KANSAS CITY, Mo. — The raging party that erupted in Toronto after the Blue Jays’ dramatic win in Game 5 of their American League division series against the Texas Rangers may have come at a short-term cost.
Long after that clinching game, Blue Jays players celebrated their emotional victory, which most of them labeled the greatest of their careers.
Two days later, they could not follow it up with a win in Game 1 of the league championship series. Whether it was a natural letdown, a kind of hangover effect or just the noticeably strong pitching of Edinson Volquez, the Blue Jays looked doomed from the start.
Of course, the Kansas City Royals also partied on Wednesday when they won their Game 5 over the Houston Astros. But their celebration was more subdued, and they did not have to travel the next day, as the Blue Jays did.
And for the first time in three games, the Blue Jays did not have to play with the crisp urgency of a team facing elimination.
So, when the championship series began Friday, the Royals were the sharper team, and it showed as they beat the Blue Jays, 5-0.
“That was the different thing coming to the ballpark today,” Toronto shortstop Troy Tulowitzki said. “We weren’t faced with elimination, whereas the last three games we were. So it was obviously a different feeling. They got Game 1, but it’s not time to hit the panic button.”
Game 2 is scheduled for Saturday afternoon, with the Royals’ Yordano Ventura set to take on David Price, who has never won a postseason start.
“I don’t think we necessarily played our best game,” the third baseman Josh Donaldson said, “But you have to give their pitchers credit.”
What surprised the Blue Jays the most about Game 2 was not the carry-over effect from Game 5, which they tended to play down. It was the opposing pitcher and his increased velocity.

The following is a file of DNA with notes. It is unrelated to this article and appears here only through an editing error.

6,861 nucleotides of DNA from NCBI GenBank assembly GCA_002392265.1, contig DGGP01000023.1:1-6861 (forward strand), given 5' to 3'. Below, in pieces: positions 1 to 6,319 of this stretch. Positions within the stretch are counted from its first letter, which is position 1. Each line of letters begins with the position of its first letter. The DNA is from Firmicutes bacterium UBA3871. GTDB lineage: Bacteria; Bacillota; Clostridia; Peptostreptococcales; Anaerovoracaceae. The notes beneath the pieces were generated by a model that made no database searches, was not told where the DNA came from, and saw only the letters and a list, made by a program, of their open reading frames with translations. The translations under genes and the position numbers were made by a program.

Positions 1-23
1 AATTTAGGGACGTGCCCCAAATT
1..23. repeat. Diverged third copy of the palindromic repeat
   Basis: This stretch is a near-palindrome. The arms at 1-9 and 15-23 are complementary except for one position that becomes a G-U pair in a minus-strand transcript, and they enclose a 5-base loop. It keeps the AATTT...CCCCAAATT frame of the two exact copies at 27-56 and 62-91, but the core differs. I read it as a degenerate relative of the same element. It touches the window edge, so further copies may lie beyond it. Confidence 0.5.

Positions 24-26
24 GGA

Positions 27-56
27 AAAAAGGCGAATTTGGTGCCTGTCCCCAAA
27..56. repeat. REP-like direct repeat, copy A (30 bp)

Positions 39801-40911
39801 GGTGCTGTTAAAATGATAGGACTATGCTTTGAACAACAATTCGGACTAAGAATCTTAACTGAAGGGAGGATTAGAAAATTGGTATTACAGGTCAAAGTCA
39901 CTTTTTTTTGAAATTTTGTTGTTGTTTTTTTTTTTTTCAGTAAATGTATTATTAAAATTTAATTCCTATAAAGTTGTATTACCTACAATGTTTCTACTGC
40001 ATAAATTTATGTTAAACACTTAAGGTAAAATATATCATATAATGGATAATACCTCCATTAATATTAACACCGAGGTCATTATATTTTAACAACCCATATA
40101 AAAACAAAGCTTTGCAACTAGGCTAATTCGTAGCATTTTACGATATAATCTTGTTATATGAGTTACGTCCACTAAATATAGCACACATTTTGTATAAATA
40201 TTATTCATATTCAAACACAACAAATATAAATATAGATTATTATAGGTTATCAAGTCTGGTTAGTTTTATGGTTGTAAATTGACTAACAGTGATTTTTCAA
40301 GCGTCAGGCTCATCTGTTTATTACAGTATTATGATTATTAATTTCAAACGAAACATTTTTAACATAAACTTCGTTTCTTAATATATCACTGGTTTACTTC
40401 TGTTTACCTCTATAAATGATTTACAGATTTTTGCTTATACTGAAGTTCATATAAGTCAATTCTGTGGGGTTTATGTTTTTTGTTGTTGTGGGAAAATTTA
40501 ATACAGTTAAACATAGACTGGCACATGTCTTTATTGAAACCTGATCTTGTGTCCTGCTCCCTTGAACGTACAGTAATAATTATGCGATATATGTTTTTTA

Volquez usually throws his fastball between 93 and 94 miles per hour, but on Friday it was a tick higher, especially when the fans chanted, “Eddie, Eddie,” to pump him up for the most important pitches.
“Someone was telling me I was throwing 96 and 97,” Volquez said. “But hearing it from the fans, it’s a lot of energy.”
Volquez pitched six scoreless innings and held the Blue Jays — the best offensive team in the regular season — to two hits. The visitors struck a few balls very hard, but often on a line directly to fielders. The closest the Blue Jays came to a rally was via bases on balls.
In the sixth inning, Volquez walked the first two batters but struck out Edwin Encarnacion, got Chris Colabello to line out on a full-count pitch and then struck out Tulowitzki looking at strike three, also on a full count.
Volquez threw 37 pitches in the inning but did not yield a run.
Worse for the Blue Jays, Encarnacion left the game with soreness in his left middle finger. He had X-rays taken, which showed no serious injury, but he has been playing through soreness in the finger for weeks.
“Usually, a day or two, it calms down and he’s able to get through it,” Toronto Manager John Gibbons said. “We’ll see. It’s an early game tomorrow. Hopefully he’ll be ready to go.”
If the Blue Jays could not find a productive hit, the Royals did. Catcher Salvador Perez hit a bases-empty home run off Marco Estrada in the fourth, and Kansas City tacked on two insurance runs in the eighth inning.
The Royals, who won the pennant last year, arrived in this series thanks in part to a dramatic comeback in Game 4 of their division series with the Houston Astros. They finished off that series in a fairly routine Game 5 at home on Wednesday, just hours after the Blue Jays won one of the most exciting games in their history.
On that day, Toronto overcame a controversial call that gave the Rangers the go-ahead run in the seventh, and then scored four runs in the bottom of the inning, the last three coming on Jose Bautista’s laser-shot home run.
Bautista did not fare as well Friday, going 0 for 1 with three walks as the Royals pitched very carefully to him.
There was not nearly as much emotion or energy in this game, at least for the Blue Jays.
The Royals, however, showed their aggressive intent at the outset when Alcides Escobar swung at the first pitch of the game from Estrada and drove it into the left-field corner for a double.
They scored in the third when Alex Gordon led off with a double to right field. Estrada struck out Alex Rios, but Escobar punched a low line drive down the first-base line and into right field for a double as Gordon scored with ease.
One out later, Lorenzo Cain found a hole on the right side of the infield and pushed a hit through it to score Escobar as the Royals eased comfortably into a 2-0 lead.
The lead increased to 3-0 when Perez drove a two-out offering from Estrada over the wall in left field, and Volquez could pitch the rest of the way with a comfortable lead, which every pitcher enjoys.
“Best feeling in the world,” Volquez said.